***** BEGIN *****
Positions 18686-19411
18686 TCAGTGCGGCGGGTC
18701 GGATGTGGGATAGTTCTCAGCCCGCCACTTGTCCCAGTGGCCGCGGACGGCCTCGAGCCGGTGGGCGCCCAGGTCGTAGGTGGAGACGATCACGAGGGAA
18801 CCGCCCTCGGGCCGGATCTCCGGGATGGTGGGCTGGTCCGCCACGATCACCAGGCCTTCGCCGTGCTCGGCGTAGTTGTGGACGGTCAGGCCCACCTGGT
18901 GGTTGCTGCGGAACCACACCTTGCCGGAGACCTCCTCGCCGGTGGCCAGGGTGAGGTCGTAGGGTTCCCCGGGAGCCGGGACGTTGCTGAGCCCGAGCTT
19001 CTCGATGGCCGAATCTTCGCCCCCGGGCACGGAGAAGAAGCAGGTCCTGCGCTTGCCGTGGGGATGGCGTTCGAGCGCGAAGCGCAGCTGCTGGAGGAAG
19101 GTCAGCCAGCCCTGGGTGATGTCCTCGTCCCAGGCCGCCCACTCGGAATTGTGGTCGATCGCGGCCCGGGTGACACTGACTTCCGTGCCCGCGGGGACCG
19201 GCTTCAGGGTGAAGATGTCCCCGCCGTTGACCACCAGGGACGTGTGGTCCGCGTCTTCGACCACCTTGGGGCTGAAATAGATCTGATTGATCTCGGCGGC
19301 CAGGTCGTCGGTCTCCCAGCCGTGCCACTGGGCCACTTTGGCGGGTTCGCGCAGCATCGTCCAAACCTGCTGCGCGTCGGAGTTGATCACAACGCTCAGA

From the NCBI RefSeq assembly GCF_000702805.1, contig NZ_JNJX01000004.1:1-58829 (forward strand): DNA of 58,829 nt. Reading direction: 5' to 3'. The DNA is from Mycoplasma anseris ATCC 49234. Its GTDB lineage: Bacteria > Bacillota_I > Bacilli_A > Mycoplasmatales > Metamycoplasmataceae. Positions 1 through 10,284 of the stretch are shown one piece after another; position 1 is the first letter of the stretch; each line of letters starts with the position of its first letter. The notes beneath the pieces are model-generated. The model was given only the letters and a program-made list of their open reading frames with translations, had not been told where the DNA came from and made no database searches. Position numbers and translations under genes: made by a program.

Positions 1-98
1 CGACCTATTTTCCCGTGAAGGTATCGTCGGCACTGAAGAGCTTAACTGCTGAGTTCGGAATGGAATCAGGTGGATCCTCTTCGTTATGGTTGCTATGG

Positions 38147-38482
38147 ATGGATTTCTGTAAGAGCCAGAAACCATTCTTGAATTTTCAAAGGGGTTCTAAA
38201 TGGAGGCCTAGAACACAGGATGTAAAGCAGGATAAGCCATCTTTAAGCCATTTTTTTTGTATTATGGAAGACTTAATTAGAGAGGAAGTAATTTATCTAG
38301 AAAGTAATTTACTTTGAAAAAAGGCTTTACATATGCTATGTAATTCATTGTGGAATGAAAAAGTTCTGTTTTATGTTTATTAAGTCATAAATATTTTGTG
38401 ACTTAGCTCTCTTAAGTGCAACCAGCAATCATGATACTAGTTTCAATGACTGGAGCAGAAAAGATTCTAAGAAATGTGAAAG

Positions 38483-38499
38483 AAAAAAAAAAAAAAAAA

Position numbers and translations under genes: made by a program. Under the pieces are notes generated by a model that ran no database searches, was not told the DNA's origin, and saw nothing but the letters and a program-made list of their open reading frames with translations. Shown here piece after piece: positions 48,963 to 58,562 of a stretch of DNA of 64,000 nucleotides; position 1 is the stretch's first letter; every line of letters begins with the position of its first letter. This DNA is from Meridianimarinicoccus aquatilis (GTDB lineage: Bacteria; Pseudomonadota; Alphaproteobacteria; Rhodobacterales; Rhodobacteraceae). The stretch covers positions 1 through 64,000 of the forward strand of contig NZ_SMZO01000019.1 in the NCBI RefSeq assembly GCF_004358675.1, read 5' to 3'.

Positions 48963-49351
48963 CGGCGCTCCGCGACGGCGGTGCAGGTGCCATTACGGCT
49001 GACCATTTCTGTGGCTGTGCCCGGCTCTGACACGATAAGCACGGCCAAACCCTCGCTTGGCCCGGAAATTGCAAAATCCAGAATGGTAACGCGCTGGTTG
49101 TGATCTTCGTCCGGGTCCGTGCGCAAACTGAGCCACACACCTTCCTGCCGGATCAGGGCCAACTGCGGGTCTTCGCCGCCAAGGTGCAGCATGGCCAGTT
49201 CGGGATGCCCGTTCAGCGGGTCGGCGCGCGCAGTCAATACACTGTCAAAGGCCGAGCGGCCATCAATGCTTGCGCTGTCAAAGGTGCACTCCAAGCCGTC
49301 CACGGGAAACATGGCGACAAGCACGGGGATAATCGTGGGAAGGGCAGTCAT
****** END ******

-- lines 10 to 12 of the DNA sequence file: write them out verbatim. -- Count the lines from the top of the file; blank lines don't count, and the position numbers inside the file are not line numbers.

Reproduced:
From the NCBI RefSeq assembly GCF_000702805.1, contig NZ_JNJX01000004.1:1-58829 (forward strand): DNA of 58,829 nt. Reading direction: 5' to 3'. The DNA is from Mycoplasma anseris ATCC 49234. Its GTDB lineage: Bacteria > Bacillota_I > Bacilli_A > Mycoplasmatales > Metamycoplasmataceae. Positions 1 through 10,284 of the stretch are shown one piece after another; position 1 is the first letter of the stretch; each line of letters starts with the position of its first letter. The notes beneath the pieces are model-generated. The model was given only the letters and a program-made list of their open reading frames with translations, had not been told where the DNA came from and made no database searches. Position numbers and translations under genes: made by a program.

Positions 1-98
1 CGACCTATTTTCCCGTGAAGGTATCGTCGGCACTGAAGAGCTTAACTGCTGAGTTCGGAATGGAATCAGGTGGATCCTCTTCGTTATGGTTGCTATGG